You know what I like about this blogging project of mine? The fact that there is always something new to learn. It’s the universe, after all, and I will never ever even begin to contain it.For instance, this is one of the Lampyridae family of beetles, the fireflies, lightning bugs, glowworms. But hold on a moment: this and several of its fellows (yes, the long, elaborate antennae tells us they’re male) were flying in the daylight. This is one of the dark fireflies, day-fliers who do not glow or blink or light up magically. So how can it be a firefly? I mean, besides looking like a firefly? Well, what unites the Lampyridae is that they all have larvae that produce bioluminescence. Yet not all the adults do: and this is one of them, a member of the Lucidota genus. Instead of using light to attractive females, these dark fireflies do it with chemicals; that’s why the antennae are so elaborate, and why they were so busy, waving in the air, searching for female Lucidota pheromones in Van Cortlandt Park. I recently attended a talk by entymologist Sara Lewis, who discussed her study of fireflies and her new book, Silent Sparks: The Wondrous World of Fireflies. Afterwards we all walked into Prospect Park, where a fog after sunset made for wondrous effects. And yes, we saw fireflies, Big Dippers (Photinus genus). And everybody was happy.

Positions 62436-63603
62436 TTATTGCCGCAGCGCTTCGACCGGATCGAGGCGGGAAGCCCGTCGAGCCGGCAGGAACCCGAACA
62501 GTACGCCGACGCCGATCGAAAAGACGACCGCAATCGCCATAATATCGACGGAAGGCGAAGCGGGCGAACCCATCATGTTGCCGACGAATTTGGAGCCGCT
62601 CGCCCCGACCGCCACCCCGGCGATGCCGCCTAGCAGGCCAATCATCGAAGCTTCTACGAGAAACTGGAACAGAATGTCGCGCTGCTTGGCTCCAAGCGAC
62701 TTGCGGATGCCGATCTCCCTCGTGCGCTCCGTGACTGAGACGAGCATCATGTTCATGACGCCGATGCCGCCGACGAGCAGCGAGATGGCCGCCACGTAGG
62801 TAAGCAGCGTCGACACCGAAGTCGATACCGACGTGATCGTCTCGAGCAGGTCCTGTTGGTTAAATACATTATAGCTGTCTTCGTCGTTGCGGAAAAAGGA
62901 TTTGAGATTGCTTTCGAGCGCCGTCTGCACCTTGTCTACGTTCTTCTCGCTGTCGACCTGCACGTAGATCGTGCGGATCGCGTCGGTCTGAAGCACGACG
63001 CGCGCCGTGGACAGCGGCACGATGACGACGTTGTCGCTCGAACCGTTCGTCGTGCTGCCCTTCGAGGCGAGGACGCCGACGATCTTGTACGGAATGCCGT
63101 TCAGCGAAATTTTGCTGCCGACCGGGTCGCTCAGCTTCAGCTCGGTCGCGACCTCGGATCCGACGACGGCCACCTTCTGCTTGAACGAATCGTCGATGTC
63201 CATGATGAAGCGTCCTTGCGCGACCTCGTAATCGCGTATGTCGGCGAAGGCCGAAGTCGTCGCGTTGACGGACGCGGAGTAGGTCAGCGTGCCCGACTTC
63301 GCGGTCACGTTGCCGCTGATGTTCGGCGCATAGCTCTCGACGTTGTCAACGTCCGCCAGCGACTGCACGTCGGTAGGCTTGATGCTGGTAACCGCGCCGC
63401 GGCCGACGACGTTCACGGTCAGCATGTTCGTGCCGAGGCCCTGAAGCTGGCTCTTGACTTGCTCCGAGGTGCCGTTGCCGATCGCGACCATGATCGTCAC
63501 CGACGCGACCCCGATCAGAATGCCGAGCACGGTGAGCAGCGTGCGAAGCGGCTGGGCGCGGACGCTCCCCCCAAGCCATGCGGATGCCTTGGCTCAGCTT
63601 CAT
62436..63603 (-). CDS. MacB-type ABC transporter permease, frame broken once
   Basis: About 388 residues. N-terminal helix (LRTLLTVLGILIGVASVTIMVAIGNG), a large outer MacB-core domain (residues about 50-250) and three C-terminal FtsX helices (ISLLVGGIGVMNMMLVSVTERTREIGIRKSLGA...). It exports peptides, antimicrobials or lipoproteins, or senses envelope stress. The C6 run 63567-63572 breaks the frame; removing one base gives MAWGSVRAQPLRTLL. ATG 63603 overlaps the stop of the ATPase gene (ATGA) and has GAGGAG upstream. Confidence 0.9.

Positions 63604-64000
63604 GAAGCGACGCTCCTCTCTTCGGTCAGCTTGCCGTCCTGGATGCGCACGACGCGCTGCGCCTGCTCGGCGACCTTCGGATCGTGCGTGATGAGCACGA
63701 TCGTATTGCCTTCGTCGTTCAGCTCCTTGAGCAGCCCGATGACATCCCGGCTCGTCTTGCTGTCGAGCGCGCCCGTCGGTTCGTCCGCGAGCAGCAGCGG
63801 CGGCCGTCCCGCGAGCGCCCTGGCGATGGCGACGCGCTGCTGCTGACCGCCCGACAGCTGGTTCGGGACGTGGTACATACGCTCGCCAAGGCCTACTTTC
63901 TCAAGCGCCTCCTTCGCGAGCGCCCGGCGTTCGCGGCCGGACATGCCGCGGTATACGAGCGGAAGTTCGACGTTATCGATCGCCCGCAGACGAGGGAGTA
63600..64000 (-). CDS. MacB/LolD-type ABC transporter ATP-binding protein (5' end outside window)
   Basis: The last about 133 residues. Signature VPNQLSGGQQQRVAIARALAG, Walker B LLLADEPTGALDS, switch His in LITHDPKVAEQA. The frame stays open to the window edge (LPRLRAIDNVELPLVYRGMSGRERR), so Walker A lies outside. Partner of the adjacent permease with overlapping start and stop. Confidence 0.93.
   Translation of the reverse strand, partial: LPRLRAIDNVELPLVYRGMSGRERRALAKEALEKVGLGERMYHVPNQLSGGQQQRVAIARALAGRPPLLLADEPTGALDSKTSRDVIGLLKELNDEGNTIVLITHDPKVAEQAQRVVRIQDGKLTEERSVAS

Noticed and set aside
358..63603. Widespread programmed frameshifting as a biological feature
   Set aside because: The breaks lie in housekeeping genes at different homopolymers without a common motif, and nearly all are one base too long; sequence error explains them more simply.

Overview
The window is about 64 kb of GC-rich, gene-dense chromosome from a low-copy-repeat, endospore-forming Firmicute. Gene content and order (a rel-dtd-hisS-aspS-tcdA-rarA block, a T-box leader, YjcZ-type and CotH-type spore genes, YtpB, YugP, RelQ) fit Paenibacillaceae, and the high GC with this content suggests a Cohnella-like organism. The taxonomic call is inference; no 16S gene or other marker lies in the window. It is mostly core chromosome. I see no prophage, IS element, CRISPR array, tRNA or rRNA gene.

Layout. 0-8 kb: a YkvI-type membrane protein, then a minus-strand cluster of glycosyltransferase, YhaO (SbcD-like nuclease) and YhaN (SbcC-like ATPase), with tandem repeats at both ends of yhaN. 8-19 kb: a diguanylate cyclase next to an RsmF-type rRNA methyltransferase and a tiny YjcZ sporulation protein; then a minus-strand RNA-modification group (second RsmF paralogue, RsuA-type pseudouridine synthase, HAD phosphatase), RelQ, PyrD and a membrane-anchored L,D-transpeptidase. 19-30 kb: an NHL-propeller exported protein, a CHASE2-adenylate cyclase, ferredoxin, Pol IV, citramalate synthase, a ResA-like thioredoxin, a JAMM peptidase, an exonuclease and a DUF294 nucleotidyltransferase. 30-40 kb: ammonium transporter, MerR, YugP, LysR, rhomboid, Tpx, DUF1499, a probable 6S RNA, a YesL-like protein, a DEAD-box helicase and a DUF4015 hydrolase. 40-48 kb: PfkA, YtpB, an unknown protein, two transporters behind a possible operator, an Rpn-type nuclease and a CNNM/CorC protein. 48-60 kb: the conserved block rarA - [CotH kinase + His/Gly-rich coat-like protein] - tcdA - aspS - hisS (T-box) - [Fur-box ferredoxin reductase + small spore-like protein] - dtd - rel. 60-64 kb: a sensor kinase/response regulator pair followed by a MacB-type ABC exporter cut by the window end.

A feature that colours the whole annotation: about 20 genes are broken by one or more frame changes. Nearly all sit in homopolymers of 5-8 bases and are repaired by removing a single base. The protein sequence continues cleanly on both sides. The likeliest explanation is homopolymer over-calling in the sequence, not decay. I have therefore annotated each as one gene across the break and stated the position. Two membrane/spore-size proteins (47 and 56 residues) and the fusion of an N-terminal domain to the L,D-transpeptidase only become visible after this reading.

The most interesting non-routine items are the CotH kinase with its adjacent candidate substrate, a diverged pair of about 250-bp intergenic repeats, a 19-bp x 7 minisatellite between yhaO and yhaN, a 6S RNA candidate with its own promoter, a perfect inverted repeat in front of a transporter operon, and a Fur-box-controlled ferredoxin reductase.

Here’s one of the night-flying blinky-blink lightning bugs, a Photinus Big Dipper, hiding out during the day.
Lewis begins with the near-universal fascination with fireflies, one of those insects are that loved wherever they are found, which is not something you can say for most insects for most people. I still delight in seeing the blink of fireflies at night: there is something awe-inspiring and magical about them. There are some who say that science takes the awe out of the world, but I think this is silly. Knowing that bioluminescence is a chemical process may demystify it, but doesn’t make it any less amazing. The fact that evolutionary processes resulted in such things makes it infinitely more fascinating than the snap of the fingers/tentacles notion of creation by some kind of superior being/presiding genius.